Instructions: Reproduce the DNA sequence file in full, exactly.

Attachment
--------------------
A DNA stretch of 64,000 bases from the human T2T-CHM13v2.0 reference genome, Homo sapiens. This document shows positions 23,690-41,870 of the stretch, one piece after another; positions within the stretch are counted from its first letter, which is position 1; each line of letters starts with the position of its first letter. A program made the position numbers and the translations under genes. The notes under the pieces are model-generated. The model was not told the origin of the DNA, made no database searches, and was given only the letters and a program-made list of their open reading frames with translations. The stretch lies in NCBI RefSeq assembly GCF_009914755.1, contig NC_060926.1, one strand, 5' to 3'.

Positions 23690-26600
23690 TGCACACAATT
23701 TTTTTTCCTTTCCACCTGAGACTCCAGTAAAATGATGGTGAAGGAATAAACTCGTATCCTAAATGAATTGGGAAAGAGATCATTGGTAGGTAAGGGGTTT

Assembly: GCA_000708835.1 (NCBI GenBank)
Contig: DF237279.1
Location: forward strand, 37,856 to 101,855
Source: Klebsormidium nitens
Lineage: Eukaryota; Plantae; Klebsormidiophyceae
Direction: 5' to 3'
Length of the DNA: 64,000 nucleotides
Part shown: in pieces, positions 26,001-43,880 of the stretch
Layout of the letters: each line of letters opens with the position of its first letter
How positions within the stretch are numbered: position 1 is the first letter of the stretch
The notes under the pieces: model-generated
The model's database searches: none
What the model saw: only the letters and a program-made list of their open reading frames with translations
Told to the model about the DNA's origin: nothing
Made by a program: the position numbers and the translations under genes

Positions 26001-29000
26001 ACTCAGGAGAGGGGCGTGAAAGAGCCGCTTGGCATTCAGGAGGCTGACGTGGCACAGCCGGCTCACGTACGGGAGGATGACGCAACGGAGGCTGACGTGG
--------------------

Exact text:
A DNA stretch of 64,000 bases from the human T2T-CHM13v2.0 reference genome, Homo sapiens. This document shows positions 23,690-41,870 of the stretch, one piece after another; positions within the stretch are counted from its first letter, which is position 1; each line of letters starts with the position of its first letter. A program made the position numbers and the translations under genes. The notes under the pieces are model-generated. The model was not told the origin of the DNA, made no database searches, and was given only the letters and a program-made list of their open reading frames with translations. The stretch lies in NCBI RefSeq assembly GCF_009914755.1, contig NC_060926.1, one strand, 5' to 3'.

Positions 23690-26600
23690 TGCACACAATT
23701 TTTTTTCCTTTCCACCTGAGACTCCAGTAAAATGATGGTGAAGGAATAAACTCGTATCCTAAATGAATTGGGAAAGAGATCATTGGTAGGTAAGGGGTTT

Assembly: GCA_000708835.1 (NCBI GenBank)
Contig: DF237279.1
Location: forward strand, 37,856 to 101,855
Source: Klebsormidium nitens
Lineage: Eukaryota; Plantae; Klebsormidiophyceae
Direction: 5' to 3'
Length of the DNA: 64,000 nucleotides
Part shown: in pieces, positions 26,001-43,880 of the stretch
Layout of the letters: each line of letters opens with the position of its first letter
How positions within the stretch are numbered: position 1 is the first letter of the stretch
The notes under the pieces: model-generated
The model's database searches: none
What the model saw: only the letters and a program-made list of their open reading frames with translations
Told to the model about the DNA's origin: nothing
Made by a program: the position numbers and the translations under genes

Positions 26001-29000
26001 ACTCAGGAGAGGGGCGTGAAAGAGCCGCTTGGCATTCAGGAGGCTGACGTGGCACAGCCGGCTCACGTACGGGAGGATGACGCAACGGAGGCTGACGTGG